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The Government's New Car Scrappage Scheme

By: Sarah Clark (ILEX) - Updated: 17 Sep 2012 | comments*Discuss
 
Car Scrappage Scheme Government

In the last Budget, the Chancellor Alistair Darling announced the government’s new £300 million 'car scrappage scheme' – a financial incentive designed to encourage drivers to buy new cars.

What is The Story Behind The Car Scrappage Scheme?

The scheme was introduced on 18 May 2009, in the hope that people would trade in their ‘old bangers’ and decide to buy brand new cars instead. The scheme is intended to boost the new car market, prevent more job losses in the car industry, help improve road safety, and help to reduce CO2 emissions.

The car scrappage scheme is available to the first 300,000 eligible claimants - or will run until the end of February 2010, whichever is soonest.

Criticisms of the Car Scrappage Scheme

While the government is hailing the scheme as a success already, saying that 35,000 new vehicles had already been ordered under the scheme by the end of May, the car scrappage scheme has attracted criticism from car manufacturers who have been saying that it has actually failed to make any impact on overall sales, and in fact attracts extra hidden charges for the consumer.

Researchers from the price comparison site uSwitch.com told Which magazine that motor insurers are cashing in on the car scrappage scheme by charging what they call a mid-term adjustment fee if customers change their vehicle before their motor insurance policy is due for renewal. It's said to be costing the average driver around £20 a time, although some insurers charge up to £35.

Finance companies are also making money out of the scheme - it pays to do your research if you're thinking of buying a new car on credit. Some finance firms are charging a much higher interest rate for anyone who takes advantage of the car scrappage scheme, in fact some companies who are offering interest free credit on non-scrappage sales are charging up to 10% on deals that involve the scheme.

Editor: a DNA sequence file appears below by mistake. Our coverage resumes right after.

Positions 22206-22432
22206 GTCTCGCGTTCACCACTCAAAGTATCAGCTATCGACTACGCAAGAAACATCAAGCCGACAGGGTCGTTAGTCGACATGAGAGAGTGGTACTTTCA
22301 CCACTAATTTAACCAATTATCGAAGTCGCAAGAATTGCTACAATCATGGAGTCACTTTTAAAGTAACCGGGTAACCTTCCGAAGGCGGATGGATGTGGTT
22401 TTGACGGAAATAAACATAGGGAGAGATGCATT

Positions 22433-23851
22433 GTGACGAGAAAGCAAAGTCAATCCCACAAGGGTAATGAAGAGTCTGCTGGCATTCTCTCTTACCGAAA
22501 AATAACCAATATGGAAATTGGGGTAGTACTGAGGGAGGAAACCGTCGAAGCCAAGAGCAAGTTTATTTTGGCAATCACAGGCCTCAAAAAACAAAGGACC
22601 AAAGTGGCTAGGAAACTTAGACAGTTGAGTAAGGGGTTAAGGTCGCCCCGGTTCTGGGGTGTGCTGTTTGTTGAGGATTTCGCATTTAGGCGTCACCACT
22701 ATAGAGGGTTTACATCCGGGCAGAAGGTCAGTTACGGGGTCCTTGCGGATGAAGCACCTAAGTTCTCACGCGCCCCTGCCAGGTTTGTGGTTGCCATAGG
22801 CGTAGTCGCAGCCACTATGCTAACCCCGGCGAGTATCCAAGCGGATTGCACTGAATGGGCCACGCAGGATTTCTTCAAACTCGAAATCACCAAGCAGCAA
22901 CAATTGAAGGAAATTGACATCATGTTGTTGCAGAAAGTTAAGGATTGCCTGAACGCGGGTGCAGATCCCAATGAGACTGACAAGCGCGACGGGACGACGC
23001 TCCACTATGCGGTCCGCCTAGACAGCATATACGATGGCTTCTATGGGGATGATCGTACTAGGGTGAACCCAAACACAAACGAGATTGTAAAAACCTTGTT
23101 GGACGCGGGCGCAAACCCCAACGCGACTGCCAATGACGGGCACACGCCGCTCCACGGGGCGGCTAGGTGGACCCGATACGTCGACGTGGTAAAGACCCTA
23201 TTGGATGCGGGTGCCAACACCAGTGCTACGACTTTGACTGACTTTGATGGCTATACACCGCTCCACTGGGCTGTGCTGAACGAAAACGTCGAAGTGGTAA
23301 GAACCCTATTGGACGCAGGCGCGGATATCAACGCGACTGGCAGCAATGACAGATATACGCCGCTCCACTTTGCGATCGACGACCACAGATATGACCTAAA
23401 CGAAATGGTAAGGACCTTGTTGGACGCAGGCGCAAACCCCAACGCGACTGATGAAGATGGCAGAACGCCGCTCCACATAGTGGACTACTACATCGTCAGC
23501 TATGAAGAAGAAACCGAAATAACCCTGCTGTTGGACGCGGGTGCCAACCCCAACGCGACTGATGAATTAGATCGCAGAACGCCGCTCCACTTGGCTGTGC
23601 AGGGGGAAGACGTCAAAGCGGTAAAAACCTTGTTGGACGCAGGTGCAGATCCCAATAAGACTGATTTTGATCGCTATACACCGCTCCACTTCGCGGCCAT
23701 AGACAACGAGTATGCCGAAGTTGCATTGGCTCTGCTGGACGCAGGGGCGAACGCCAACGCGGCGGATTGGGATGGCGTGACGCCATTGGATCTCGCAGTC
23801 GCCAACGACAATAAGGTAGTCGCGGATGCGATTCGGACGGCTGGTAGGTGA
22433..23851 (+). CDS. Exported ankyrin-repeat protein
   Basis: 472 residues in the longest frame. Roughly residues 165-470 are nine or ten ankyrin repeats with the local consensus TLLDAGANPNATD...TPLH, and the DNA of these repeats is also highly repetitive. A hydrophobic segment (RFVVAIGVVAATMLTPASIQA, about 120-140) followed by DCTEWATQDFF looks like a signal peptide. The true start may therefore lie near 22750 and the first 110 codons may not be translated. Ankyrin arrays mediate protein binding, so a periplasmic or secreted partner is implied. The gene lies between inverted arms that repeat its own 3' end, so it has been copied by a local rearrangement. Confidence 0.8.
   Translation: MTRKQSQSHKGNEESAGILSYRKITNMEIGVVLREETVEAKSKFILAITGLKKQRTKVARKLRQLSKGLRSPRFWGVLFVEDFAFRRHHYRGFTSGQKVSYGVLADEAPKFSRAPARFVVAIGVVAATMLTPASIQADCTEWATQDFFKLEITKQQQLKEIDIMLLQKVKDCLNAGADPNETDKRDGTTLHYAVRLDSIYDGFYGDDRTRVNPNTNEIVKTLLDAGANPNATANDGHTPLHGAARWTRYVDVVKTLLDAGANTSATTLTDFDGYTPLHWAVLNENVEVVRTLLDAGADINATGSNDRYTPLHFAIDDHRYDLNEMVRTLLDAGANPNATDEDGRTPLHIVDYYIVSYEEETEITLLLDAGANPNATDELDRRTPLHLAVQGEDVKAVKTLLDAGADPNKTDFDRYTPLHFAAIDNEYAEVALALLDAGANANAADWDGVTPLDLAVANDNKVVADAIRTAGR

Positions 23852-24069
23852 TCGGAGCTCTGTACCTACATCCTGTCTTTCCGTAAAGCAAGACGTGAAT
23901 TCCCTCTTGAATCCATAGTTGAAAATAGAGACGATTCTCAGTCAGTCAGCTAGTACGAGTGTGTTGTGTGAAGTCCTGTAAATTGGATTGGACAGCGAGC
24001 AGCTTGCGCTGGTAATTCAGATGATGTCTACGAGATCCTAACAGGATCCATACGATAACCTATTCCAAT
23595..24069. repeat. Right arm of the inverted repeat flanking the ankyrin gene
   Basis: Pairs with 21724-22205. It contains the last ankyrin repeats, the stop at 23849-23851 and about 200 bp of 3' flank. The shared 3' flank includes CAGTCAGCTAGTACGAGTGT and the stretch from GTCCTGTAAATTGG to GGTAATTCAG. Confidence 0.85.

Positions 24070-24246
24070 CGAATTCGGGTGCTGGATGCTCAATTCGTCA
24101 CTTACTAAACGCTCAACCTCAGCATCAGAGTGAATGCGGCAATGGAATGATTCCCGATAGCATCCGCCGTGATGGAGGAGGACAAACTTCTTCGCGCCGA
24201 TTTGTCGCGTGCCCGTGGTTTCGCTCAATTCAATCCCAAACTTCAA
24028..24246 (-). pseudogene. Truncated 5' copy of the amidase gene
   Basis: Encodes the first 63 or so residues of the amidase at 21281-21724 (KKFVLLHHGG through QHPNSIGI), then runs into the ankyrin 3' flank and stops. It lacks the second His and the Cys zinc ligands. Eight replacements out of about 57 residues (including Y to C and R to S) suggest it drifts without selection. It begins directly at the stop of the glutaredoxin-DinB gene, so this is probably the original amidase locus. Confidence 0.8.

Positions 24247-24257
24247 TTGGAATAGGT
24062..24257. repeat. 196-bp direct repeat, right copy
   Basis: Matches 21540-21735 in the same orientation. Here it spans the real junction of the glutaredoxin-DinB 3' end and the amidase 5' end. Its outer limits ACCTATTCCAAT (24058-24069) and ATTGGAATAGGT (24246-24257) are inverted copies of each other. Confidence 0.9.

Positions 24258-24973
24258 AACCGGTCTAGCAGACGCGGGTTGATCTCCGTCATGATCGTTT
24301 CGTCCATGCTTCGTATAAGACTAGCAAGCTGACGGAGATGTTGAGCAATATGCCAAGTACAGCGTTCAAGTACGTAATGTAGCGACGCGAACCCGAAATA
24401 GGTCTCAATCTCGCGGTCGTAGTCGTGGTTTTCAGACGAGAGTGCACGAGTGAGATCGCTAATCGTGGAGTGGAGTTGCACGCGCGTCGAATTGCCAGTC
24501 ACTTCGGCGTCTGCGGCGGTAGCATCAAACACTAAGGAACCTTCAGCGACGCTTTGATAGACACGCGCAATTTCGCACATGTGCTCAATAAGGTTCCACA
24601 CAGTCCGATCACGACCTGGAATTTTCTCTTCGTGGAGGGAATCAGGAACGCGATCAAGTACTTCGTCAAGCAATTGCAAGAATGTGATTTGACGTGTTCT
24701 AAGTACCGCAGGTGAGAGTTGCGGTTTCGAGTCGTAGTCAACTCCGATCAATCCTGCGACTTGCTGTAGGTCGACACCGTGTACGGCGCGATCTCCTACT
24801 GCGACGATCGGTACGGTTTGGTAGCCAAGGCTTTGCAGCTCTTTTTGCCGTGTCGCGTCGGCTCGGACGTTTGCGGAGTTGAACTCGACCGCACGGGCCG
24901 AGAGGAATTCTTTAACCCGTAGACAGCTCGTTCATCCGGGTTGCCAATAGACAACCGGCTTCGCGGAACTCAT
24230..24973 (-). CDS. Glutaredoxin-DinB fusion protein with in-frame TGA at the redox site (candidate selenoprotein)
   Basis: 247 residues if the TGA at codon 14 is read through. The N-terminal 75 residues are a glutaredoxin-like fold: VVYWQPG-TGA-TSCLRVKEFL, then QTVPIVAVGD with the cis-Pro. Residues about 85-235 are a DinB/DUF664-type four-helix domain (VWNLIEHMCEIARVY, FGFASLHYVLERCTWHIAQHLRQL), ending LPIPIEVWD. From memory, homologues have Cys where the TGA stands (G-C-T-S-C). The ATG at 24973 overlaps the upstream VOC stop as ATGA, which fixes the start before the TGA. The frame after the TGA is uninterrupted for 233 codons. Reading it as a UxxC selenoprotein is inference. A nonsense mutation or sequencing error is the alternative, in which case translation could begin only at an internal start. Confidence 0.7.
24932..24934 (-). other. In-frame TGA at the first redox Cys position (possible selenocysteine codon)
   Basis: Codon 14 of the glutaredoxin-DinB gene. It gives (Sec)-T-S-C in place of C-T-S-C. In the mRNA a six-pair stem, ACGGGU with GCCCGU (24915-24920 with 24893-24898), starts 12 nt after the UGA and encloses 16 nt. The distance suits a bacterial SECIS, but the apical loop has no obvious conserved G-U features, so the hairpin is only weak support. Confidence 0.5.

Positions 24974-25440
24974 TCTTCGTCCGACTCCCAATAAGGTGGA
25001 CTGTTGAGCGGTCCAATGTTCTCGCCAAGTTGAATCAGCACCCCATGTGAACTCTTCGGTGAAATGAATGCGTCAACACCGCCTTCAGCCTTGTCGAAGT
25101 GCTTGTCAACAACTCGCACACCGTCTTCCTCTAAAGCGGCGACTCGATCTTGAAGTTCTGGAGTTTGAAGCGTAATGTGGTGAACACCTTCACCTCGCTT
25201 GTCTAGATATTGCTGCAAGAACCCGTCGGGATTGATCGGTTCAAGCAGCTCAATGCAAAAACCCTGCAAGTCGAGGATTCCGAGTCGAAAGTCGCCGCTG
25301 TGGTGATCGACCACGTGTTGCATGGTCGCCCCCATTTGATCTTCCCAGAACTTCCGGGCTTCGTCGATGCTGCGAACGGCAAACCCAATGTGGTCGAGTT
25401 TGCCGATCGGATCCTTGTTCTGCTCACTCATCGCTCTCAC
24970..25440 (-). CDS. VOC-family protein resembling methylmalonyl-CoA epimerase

A recent survey also seemed to suggest that most people who have looked into the scrappage scheme decided not to take advantage of it. Researchers from car price guide Parker's surveyed 600 people, and found that 81% of respondents didn’t plan to use the scheme, and that 70% of them felt that it just wasn’t generous enough.

How Does the Car Scrappage Scheme Work?

The car scrappage scheme gives you the incentive to buy a new vehicle, by giving you a total of £2000 towards the purchase of a new vehicle if you buy it through the scheme.

To qualify for the scheme, you must trade a vehicle in that is either a car or small van weighing up to 3,500 kilograms. The vehicle must have first been registered in the UK, on or before 31st August 1999.

The vehicle you are trading in must have an up to date tax disc, or a tax disc and a Hackney Carriage Licence if appropriate, or an MOT certificate which expired no earlier than 14 days before the date of the contract between you and the dealer. It must have been continuously registered to you for at least one year.

You must have a UK address on the registration certificate which is in the same name as the new vehicle, and a current MOT certificate which is dated before the date of order for the new vehicle.

Which Vehicles Are Eligible For Purchase Under the Car Scrappage Scheme?

To qualify for the £2000, the vehicle must be:

A car or small van weighing up to 3,500 kg, which was first registered in the UK on or after 18th May 2009. It must be declared new at first registration in the UK and have no former keepers.

Business Vehicles

You can buy business vehicles under the car scrappage scheme, but the scheme affects any claim for capital allowances. The £2000 discount reduces the capital cost of the vehicle for tax and VAT purposes. The vehicle you part exchange, or scrap, is then considered to be written off for tax purposes. The £2000 discount will not be treated as ‘taxable proceeds of sale’.

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